• A 2013 study observed anxiolytic effects on patients treated for anxiety with a chamomile extract for eight weeks.  
  • This 2012 study showed a link between chamomile extract and lower levels of depression. The study noted that anxiety often presents with comorbid depression.
  • A  study done in 2002 researching appropriate serving sizes of flavonoids found that at doses exceeding 10 mg per kg of bodyweight, Apigenin can have sedative effects.

What Foods are High in Apigenin?

If you’re looking to add Apigenin to your diet, you’re in luck – it’s one of the most widely dispersed flavonoids in the natural world. You’ll find Apigenin everywhere from fruits and veggies to herbs and beverages, including:

  • Parsley
  • Chamomile tea
  • Oranges
  • Beer
  • Cilantro
  • Spinach
  • Celery
  • Onions
  • Kumquats
  • Rutabagas
  • Thyme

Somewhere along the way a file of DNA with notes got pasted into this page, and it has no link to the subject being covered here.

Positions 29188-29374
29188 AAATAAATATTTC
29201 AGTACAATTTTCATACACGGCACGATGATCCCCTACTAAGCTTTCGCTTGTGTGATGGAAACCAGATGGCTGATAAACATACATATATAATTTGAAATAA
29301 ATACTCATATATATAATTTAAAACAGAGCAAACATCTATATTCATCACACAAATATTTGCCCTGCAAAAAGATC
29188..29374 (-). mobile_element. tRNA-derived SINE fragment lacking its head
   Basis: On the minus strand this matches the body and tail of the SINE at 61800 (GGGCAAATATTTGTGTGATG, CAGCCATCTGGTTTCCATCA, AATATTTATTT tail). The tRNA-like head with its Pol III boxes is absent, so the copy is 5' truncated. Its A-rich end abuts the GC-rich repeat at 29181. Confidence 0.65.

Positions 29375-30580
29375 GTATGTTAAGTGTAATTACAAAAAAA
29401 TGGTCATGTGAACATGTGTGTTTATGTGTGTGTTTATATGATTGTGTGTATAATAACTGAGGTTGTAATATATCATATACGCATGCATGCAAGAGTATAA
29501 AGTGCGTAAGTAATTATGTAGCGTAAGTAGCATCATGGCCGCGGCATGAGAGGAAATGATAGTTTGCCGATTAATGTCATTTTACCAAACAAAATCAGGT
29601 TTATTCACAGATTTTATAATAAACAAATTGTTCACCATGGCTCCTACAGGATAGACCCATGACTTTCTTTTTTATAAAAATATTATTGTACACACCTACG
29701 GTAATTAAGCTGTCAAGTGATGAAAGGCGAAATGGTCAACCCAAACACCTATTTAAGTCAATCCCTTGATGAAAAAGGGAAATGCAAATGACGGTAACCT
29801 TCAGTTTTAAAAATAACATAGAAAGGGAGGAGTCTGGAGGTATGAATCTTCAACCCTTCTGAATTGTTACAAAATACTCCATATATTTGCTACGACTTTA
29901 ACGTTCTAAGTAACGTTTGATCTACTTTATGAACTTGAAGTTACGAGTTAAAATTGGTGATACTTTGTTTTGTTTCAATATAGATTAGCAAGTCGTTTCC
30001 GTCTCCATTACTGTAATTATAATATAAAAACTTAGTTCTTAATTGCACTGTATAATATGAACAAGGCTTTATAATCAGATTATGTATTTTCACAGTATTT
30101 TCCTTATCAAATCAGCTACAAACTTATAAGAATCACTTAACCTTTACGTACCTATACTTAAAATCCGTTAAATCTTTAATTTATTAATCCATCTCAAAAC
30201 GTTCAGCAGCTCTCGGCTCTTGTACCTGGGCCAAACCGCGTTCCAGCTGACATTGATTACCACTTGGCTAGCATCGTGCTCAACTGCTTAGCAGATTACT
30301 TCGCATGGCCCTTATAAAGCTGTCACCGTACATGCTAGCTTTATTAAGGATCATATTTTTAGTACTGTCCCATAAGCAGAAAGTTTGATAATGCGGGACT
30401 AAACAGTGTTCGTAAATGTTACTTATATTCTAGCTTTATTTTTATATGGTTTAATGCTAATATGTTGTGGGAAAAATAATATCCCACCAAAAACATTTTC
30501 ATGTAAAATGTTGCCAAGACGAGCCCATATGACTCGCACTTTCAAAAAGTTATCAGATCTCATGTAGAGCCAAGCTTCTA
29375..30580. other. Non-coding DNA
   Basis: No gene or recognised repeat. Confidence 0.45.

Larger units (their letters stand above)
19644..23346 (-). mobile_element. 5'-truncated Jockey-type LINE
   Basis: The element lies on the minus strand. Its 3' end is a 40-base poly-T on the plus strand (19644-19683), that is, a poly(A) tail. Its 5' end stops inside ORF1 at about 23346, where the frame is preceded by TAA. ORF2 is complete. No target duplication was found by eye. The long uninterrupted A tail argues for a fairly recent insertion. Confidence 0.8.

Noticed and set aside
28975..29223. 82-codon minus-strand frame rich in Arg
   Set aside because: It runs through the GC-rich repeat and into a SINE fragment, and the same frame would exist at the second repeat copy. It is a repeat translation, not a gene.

• Oregano
  • Tarragon
  • Passionflower
  • Spearmint
  • Basil
  • Wine

What is the Best Form of Apigenin?

  • The richest source of Apigenin is in dried parsley, containing up to 45 mg per gram. Don’t skimp on the seasoning!
  • Reach for a soothing cup of chamomile tea to benefit from the stress-relieving properties of Apigenin, with 3-5 mg per gram of dried flower.
  • Add celery to your meals for a boost of Apigenin, with 19.1 mg per 100 grams.
  • One study of Apigenin found it is common in beer and red wine.

How the Body Processes Apigenin

Apigenin is a type of glycoside, a molecular bond between sugar and a functional group. Studies show Apigenin is absorbed in the upper gastrointestinal tract and the colon and enters the bloodstream to reach target tissues.  A study of the effects of orally administered Apigenin against gastrointestinal cancer showed that Apigenin in capsule form is the most efficient way to reach target absorption in the blood, suggesting that humans can absorb Apigenin effectively through the intestinal tissue.